Loading dose

IV 1 g.

Maintenance dose Continuous venovenous hemofiltration

500 mg to 1 g IV every 12 h or 500 mg IV every 8 h.

Continuous venovenous hemodialysis or continuous venovenous hemodiafiltration

500 mg to 1 g IV every 8 to 12 h or 500 mg IV every 6 to 8 h.

Peritoneal Dialysis

100% of the recommended dose every 24 h.

Intermittent Hemodialysis

500 mg IV every 24 h after dialysis.

Off-Label Dosing
Community-Acquired Pneumonia Adults

Empirically, 500 mg every 8 h for a minimum of 5 days, used in combination with a fluoroquinolone.

Empiric Therapy in Febrile Neutropenic Patients Adults

IV 1 g every 8 h.

Hospital-Acquired Pneumonia Adults

IV 1 g every 8 h. Duration of treatment is 7 to 8 days for uncomplicated hospital-acquired pneumonia infections.

Neonates

IV 15 to 20 mg/kg every 12 h.

For neonates 7 days and older who weigh more than 2 kg, a dosage of IV 20 mg/kg every 8 h has been suggested. Administer dose over 15 to 30 min.

General Advice

  • For IV bolus (doses of 1 g) or infusion only. Not for intradermal, subcutaneous, IM, or intra-arterial administration. Do not use a flexible container in series connections.
  • Administer IV infusion over approximately 15 to 30 min. Administer IV bolus (5 to 20 mL) over approximately 3 to 5 min.
  • Do not mix with or physically add to solutions containing other drugs.

Storage/Stability

Store dry powder between 68° and 77°F. Stability of reconstituted meropenem is dependent on diluent and container (eg, syringe, infusion vial, minibag). Refer to manufacturer's package insert for guidelines.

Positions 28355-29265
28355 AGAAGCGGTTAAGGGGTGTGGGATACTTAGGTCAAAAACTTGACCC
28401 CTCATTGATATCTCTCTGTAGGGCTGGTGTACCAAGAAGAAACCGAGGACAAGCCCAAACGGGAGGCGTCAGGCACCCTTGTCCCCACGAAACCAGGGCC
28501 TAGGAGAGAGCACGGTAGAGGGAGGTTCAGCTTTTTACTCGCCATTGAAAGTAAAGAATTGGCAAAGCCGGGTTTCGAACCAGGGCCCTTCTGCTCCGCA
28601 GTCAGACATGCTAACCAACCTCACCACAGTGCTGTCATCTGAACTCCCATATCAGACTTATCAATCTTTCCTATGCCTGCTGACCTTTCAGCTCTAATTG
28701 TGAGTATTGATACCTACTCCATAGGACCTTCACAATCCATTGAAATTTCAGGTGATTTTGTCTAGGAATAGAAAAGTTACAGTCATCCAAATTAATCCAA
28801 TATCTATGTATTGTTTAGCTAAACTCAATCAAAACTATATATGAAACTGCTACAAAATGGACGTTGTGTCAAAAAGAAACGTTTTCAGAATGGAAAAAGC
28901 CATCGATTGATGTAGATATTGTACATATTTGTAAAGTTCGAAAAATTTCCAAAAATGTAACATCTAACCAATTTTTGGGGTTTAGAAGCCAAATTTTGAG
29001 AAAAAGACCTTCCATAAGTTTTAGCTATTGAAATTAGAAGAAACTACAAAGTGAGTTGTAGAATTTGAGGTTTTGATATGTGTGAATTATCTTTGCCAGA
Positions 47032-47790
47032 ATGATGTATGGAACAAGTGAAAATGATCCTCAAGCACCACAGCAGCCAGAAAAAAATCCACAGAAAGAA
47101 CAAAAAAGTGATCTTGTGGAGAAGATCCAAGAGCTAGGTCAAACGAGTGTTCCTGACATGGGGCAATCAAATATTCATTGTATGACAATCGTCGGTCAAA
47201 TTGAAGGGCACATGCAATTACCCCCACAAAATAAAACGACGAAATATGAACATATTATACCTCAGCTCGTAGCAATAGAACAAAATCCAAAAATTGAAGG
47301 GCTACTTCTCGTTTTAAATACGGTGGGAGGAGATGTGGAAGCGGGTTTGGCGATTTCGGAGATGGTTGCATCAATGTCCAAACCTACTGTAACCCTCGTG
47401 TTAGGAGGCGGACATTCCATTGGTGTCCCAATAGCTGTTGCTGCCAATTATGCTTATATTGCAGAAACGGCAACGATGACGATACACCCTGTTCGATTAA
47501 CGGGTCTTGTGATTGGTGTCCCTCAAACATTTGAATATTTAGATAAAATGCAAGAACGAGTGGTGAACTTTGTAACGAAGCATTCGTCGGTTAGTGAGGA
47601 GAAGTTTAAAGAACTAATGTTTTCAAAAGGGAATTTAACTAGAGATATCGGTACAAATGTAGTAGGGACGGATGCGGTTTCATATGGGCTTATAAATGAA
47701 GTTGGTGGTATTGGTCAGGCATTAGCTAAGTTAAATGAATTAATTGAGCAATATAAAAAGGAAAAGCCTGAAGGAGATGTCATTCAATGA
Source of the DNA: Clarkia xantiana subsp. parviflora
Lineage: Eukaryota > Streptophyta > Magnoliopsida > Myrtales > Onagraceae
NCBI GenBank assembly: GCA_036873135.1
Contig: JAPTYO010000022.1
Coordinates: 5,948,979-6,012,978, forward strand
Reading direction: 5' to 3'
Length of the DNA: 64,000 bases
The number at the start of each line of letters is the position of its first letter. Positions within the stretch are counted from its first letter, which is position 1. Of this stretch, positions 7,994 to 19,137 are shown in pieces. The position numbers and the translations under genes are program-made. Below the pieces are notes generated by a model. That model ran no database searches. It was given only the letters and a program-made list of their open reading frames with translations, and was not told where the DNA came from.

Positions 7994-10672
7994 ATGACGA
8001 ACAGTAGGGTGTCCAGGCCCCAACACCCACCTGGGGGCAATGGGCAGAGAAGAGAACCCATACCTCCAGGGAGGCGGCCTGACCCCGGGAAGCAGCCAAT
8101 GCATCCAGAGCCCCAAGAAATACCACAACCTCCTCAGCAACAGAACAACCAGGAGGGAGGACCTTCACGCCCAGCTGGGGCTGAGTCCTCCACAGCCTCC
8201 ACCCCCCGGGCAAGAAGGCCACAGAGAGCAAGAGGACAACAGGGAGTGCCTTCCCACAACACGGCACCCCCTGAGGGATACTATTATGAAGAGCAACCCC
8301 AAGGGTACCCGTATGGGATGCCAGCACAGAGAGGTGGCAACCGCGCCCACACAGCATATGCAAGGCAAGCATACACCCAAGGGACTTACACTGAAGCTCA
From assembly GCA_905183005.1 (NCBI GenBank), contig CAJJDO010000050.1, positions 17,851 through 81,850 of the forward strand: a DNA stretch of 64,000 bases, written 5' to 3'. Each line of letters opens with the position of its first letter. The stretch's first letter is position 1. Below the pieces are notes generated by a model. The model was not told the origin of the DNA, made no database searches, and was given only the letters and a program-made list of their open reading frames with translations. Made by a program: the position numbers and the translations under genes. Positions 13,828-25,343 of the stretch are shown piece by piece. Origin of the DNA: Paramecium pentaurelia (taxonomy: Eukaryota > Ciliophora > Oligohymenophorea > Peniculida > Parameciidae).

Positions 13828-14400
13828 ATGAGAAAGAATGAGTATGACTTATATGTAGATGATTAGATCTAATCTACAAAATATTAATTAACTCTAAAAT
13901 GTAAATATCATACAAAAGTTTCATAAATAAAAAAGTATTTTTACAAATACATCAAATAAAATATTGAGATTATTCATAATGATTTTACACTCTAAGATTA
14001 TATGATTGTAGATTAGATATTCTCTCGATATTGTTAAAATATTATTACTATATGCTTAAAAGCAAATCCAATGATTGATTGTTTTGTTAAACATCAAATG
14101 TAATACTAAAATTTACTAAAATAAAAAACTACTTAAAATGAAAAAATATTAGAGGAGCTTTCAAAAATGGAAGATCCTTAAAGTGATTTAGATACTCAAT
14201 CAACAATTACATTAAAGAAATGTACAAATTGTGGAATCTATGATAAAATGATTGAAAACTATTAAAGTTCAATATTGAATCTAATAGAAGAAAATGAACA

Drug Interactions

Probenecid

Inhibits renal excretion of meropenem. Coadministration is not recommended.

Valproic acid and derivatives

Meropenem may decrease valproic acid levels to subtherapeutic levels, resulting in a loss of seizure control. Monitor valproic acid plasma concentrations and observe the patient for seizure activity. Consider adjusting the valproic acid dose as needed or using an alternative antibiotic. If meropenem therapy is necessary, consider supplemental anticonvulsant therapy.

Adverse Reactions

Cardiovascular

Bradycardia, cardiac arrest, heart failure, hypertension, hypotension, MI, pulmonary embolus, syncope, tachycardia (1% or less).

CNS

Headache (8%); agitation/delirium, anxiety, asthenia, confusion, depression, dizziness, hallucinations, insomnia, nervousness, paresthesia, seizures, somnolence (1% or less).

Dermatologic

Diaper rash, rash (3%); pruritus (1%); skin ulcer, sweating, urticaria (1% or less); angioedema, erythema multiforme, Stevens-Johnson syndrome, TEN (postmarketing).

EENT

Pharyngitis (at least 1%).

GI

Nausea (8%); constipation, diarrhea (7%); vomiting (4%); oral moniliasis (2%); GI disorder (at least 1%); GI hemorrhage, glossitis (1%); abdominal pain/enlargement, anorexia, dyspepsia, flatulence, ileus, intestinal obstruction (1% or less).

Genitourinary

Dysuria, kidney failure, urinary incontinence, vaginal moniliasis (1% or less); presence of RBC in urine.